Module 3: Healthcare practices for common medical conditions in shelters
Dr Wright has been very busy writing SOPs for handling after-hours emergencies and common medical conditions at Gatorland Animal Services using best practice guidelines. While treating some cases, she noted there was no consistency in methods to identify and treat painful conditions. A best-practice pain management SOP is next on her list to write.
Review the pain management recommendations in the 2022 ASV Guidelines Medical Health Chapter 6.
- Pain must be recognized and treated to alleviate suffering.
- Failure to provide treatment for pain is unacceptable.
- Pain treatment protocols should be created by a veterinarian.
- When pain is anticipated, pre-emptive pain control should be provided.
- When adequate pain relief cannot be achieved, transfer to a facility that can meet the animal’s needs or humane euthanasia must be provided.
Recognizing and alleviating pain is a professional obligation (‘‘the relief of animal pain and suffering’’ in the Veterinarian Oath) and a key contributor to successful case outcomes. Inadequate diagnosis and treatment of acute pain can cause serious prolonged physiologic and psychologic consequences. Proper pain management is a continuum of care that includes anticipation of painful events, early intervention, and evaluation of response to treatment on an individual-patient basis.
Review the 2022 AAHA Pain Management Guidelines. These Guidelines provide evidence-based best practices for anticipating and managing pain with both pharmacologic and nonpharmacologic modalities.
- Acute pain is defined as pain associated with inflammation and tissue damage from injury, surgery, or other medical conditions, including the first 3 months of the healing process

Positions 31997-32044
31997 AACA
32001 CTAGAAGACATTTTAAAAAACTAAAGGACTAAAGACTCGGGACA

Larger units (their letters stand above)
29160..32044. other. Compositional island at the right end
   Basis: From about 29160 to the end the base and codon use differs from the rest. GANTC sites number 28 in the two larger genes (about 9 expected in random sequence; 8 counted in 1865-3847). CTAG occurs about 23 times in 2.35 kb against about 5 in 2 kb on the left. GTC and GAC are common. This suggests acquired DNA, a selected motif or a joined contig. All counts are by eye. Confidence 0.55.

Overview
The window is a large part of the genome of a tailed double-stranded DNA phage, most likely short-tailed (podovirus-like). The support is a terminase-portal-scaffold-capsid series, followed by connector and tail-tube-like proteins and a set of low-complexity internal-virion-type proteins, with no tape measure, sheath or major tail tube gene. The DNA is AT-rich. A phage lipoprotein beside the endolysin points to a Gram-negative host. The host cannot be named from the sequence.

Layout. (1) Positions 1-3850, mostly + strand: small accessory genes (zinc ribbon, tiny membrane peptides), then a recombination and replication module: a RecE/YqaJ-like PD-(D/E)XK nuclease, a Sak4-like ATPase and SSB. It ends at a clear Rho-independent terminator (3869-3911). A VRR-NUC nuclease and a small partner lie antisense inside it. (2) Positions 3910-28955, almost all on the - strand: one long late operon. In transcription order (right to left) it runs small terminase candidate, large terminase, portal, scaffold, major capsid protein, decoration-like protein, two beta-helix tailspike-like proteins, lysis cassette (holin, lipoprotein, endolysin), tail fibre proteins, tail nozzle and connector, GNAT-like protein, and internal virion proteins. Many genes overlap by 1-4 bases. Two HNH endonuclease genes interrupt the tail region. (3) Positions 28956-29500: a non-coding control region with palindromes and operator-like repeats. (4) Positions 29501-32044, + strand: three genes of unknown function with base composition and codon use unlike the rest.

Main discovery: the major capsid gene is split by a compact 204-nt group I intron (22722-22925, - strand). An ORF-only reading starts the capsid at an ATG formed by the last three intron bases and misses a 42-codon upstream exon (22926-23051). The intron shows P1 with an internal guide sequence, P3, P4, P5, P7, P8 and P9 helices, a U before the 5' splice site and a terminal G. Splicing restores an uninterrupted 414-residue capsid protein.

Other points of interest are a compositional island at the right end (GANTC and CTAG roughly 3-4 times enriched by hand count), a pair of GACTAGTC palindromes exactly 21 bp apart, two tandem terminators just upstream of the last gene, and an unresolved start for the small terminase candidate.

- Pain assessment should be a routine component of every physical examination, and a pain score is considered the ‘‘fourth vital sign,’’ after temperature, pulse, and respiration
- Behavioral changes are currently the principal indicator of pain and its response to treatment
- There are various evidence-based and clinically validated tools for scoring pain in both dogs and cats
- Opioids are the most effective drug class for managing acute pain and should be used as a routine preoperative drug, preferentially in combination with a tranquilizer/sedative
- Nonsteroidal anti-inflammatory drugs (NSAIDs) are a mainstay for management of acute pain as long as there is no contraindication based on patient clinical status
- Local anesthetics contribute to effective perioperative multimodal pain management and should be utilized with every surgical and dental procedure when applicable
The key in treating pain is to first identify if a patient is experiencing it by using a pain-scoring tool. These tools evaluate several patient behaviors from a distance and how the patient interacts with the observer and responds to palpation of nonpainful and painful regions. The most commonly used by practitioners are the CSU Canine Acute Pain Scale and the CSU Feline Acute Pain Scale. Pain is scored from 0 (no pain) to 4 (severe pain) based on body position, response to palpation, and vocalizations.
Recently, a new pain-scoring tool has been developed and validated for use in assessing acute pain in cats based on grimacing. Grimace scales use simple methods to evaluate a set number of facial characteristics associated with pain. The new Feline Grimace Scale assesses ear position, eye squinting or closure, muzzle tension, whisker position, and head position. Each of these 5 facial features is scored from 0 (absent) to 2 (obviously present). The cat is considered painful and in need of treatment if the total score is at least 4/10.
Here is the pictorial guide for use of the Feline Grimace Scale.